Blokes of Britain: Jah Wobble
NAME: Jah Wobble (real name: John Wardle)
It’s well documented that, in his teenage years, Jah Wobble was a member of the Four Johns, the gang of youths who gravitated to each other while at Kingsway College Of Further Education on the fringes of the City Of London in the mid-70s.
The other members included John Beverley, aka Sid Vicious, John Lydon – later Johnny Rotten of the Sex Pistols – and Lydon’s friend, John Gray. Knocking around east and north London, the quartet followed football and voraciously consumed music from Bowie to Can to Hawkwind to Big Youth and beyond.
In 1975, the Johns paid a collective visit to hairdresser to the rock elite Keith Wainwright at his Knightsbridge salon Smile and adopted matching short spiky haircuts dyed in various colours.
“Round about that period me and my mate Ronny were wearing pleated Army trousers from Laurence Corner, the ones American GIs would wear,” says Wobble.
“It was a soul-boy look, very smart with cap sleeve t-shirts and those half sandals/half shoes, not the horrible plastic beach sandals which some people wore.”
As The Great Gatsby influence merged with the Glenn Miller revival, the teenager scoured the Brick Lane second hand clothes shops, picking up drape-jacketed 30s and 40s suits.
Although he was at the epicentre of the punk storm, Wobble by and large avoided adopting the fashions of the era. “It just wasn’t my cup of tea,” he says. “I’m from the East End. It’s in our DNA to sport the Terry Venables look: smart grey jackets with black polos, loafers and well-pressed trousers.”
When he was recruited into PiL, the original line-up jibbed at the punk uniform with an absurdist appearance. Lydon, for example, wore hand-painted Anarchy-style shirts supplied by Mark Gray.
For the sleeve of debut album First Issue, photographer Dennis Morris – who also created the band’s logo and was responsible for the packaging for second album Metal Box – conceived a plan to present the four members as cover stars of various magazines. Wobble was depicted as a Ronald Coleman-moustached matinee idol in a Vogue pastiche, wearing a blue pinstripe suit he’d had made for himself the previous year.
”You didn’t get many 18-year-olds doing that,” he says. “It was perfect for that shoot. Dennis was very important to PiL. He understood the humour and chemistry of the band and bought in Terry Jones from Vogue to help style it, which made it proper.”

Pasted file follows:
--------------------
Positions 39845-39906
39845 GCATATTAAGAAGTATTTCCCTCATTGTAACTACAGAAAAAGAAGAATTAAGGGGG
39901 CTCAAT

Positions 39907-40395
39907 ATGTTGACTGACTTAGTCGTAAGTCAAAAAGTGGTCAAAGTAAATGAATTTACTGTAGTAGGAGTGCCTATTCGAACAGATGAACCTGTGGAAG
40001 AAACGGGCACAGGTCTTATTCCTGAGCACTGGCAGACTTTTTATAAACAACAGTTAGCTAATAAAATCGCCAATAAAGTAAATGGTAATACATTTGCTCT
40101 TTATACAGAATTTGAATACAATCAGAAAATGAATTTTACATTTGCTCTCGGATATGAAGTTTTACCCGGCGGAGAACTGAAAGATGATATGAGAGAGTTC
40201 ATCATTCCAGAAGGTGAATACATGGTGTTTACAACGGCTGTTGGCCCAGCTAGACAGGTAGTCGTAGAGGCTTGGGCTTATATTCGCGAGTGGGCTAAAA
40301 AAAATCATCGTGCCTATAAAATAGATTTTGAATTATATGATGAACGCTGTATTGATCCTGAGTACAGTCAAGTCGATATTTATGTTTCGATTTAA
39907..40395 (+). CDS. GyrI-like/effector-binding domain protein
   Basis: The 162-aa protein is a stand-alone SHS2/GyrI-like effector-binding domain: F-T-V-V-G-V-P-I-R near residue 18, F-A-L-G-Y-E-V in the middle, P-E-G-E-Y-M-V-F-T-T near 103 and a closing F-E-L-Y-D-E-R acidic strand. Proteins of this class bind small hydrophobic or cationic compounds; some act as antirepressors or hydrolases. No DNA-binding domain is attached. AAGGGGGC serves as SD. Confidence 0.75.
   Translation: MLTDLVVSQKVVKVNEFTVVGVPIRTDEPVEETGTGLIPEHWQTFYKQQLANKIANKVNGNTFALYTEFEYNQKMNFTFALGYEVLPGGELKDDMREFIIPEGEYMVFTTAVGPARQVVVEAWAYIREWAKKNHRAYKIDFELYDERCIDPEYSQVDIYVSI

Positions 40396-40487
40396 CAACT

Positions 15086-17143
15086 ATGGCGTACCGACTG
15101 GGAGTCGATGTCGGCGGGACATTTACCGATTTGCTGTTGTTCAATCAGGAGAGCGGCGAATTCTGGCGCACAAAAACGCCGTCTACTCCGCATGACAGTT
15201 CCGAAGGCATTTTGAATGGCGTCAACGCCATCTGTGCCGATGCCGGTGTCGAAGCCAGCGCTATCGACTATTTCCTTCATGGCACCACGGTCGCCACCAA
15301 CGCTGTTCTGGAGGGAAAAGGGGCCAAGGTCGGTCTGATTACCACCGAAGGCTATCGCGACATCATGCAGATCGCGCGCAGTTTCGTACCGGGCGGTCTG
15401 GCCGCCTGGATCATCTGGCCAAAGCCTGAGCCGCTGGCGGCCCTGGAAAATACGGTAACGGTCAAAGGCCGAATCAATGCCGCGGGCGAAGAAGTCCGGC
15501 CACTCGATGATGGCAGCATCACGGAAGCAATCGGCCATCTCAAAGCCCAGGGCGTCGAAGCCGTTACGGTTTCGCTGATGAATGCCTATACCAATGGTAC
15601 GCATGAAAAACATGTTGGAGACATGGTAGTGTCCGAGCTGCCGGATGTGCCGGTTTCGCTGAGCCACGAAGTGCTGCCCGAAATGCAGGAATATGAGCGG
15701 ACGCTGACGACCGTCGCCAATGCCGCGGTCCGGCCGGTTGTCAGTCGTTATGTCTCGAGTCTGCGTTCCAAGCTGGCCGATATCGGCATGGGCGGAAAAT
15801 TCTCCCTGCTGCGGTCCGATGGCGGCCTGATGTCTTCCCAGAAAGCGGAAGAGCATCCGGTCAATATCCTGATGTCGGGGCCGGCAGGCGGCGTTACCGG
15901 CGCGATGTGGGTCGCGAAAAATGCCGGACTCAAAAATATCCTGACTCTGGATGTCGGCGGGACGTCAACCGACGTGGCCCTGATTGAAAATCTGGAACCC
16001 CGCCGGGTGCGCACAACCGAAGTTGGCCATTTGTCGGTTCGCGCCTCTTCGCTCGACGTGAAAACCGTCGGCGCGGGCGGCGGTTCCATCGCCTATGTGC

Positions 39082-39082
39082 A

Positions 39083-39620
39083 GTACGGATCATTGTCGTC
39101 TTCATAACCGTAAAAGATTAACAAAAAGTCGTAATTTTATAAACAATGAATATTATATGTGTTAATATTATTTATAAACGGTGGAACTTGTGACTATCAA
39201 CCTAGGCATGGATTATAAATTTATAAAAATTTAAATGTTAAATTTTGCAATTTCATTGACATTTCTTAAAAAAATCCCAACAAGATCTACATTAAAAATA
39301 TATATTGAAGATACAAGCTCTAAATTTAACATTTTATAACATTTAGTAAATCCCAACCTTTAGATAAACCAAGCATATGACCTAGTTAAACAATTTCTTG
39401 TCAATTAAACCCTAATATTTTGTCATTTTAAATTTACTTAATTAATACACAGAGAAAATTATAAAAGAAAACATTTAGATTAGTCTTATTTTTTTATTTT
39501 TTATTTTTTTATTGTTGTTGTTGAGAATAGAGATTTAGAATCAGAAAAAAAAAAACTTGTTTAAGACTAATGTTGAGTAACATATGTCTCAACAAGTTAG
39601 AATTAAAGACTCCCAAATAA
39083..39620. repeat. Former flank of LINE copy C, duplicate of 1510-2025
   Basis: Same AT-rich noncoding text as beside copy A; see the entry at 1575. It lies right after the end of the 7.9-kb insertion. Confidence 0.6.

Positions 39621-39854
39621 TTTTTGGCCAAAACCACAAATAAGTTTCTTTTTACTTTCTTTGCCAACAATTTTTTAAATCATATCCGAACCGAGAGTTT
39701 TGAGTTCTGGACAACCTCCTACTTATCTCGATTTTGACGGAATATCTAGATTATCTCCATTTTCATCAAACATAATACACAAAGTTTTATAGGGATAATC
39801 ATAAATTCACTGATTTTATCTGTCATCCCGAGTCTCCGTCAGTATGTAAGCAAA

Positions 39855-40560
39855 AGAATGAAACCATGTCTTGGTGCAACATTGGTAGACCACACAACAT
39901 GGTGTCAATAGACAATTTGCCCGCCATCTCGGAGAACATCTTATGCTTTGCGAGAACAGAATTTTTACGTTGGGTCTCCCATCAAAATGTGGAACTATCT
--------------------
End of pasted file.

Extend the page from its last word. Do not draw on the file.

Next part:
The retailer Kenny MacDonald – from whom I bought a suit and some clothes at his shop Marx in the back of the Great Gear Market – was another integral figure, producing tailored traditional-style menswear with a twist long before it became the High Street norm. He was introduced into the circle by sometime PiL member Jeanette Lee, who had managed King’s Road store Acme Attractions with her then-boyfriend Don Letts.
“Kenny was very quietly spoken and thoughtful, a real London bloke,” says Wobble. “You would not get someone like him anywhere else in the world at that time. He was absolutely London.” MacDonald was such a fan of classic movies that he arranged private screenings of noir films at Kings Cross cinema The Scala.
“It was interesting because he was a black bloke into the public school look, making fake Jockey Club ties and talking in an upper-class accent,” says Wobble. “That was strange and somehow great. And he’d always do the unexpected. When everyone else was producing pegged trousers, he did a straight-legged, conservative cut. When everyone was wearing low, long thin lapels down to one button, quite 50s, he made a higher cut jacket, slightly uptight, very English.”
MacDonald’s flamboyant masterstroke may well have been the giant and brightly coloured Teddy Bear fur coats he made for the band; John Lydon sported the red version for a performance on The Old Grey Whistle Test.
Wobble’s was in green and yellow “like something worn by Flanagan & Allen. Oh man. I wore it with a Homburg from a local Jewish outfitter and a Daniel Hechter suit and walked into The Globe public house; they all started singing Underneath The Arches…”
Through the 80s Wobble checked for Daniel Hechter, buying suits two at a time from his Bond street shop, and into the 90s had a wide variety of suits made in the Far East, one in Versace logo material.
“It had a Roman element, with the beautiful dark blues and gold,” he says. “And it was mixed with the East, which is very sensual; I love silk.” These days Wobble still has bespoke suits made in the Far East but persists in hunting down quality second hand clothes.
”I’m like those older guys who chase young women: I play the percentage game. They’ll keep knocking on the door until they get one, though of course the law of diminishing returns kicks in.
“I keep going into second-hand shops and about one in every hundred visits pays off: you come across a fantastic, hardly-worn Armani suit or something.”
He is also a great fan of Missoni. “I have quite a few jackets; there’s something wonderful about their interwoven material, it’s kind of like the stuff Kenny was doing. Not predictable grey and black.”
And what about the stubble? Some might argue that Wobble’s refusal to shave was his most radical visual contribution of the post-punk era, given the unspoken “no facial hair” shibboleth.
By doing so he predicted the 80s designer stubble fad by a good few years. “Initially it came about through laziness, but then I started to use a trimmer,” he says. “In those days it was akin to luxuriant prairie grass. Now it’s like bramble. If you try and carry it off you look like old man Steptoe…”
Jah Wobble’s book Memoirs Of A Geezer is available here.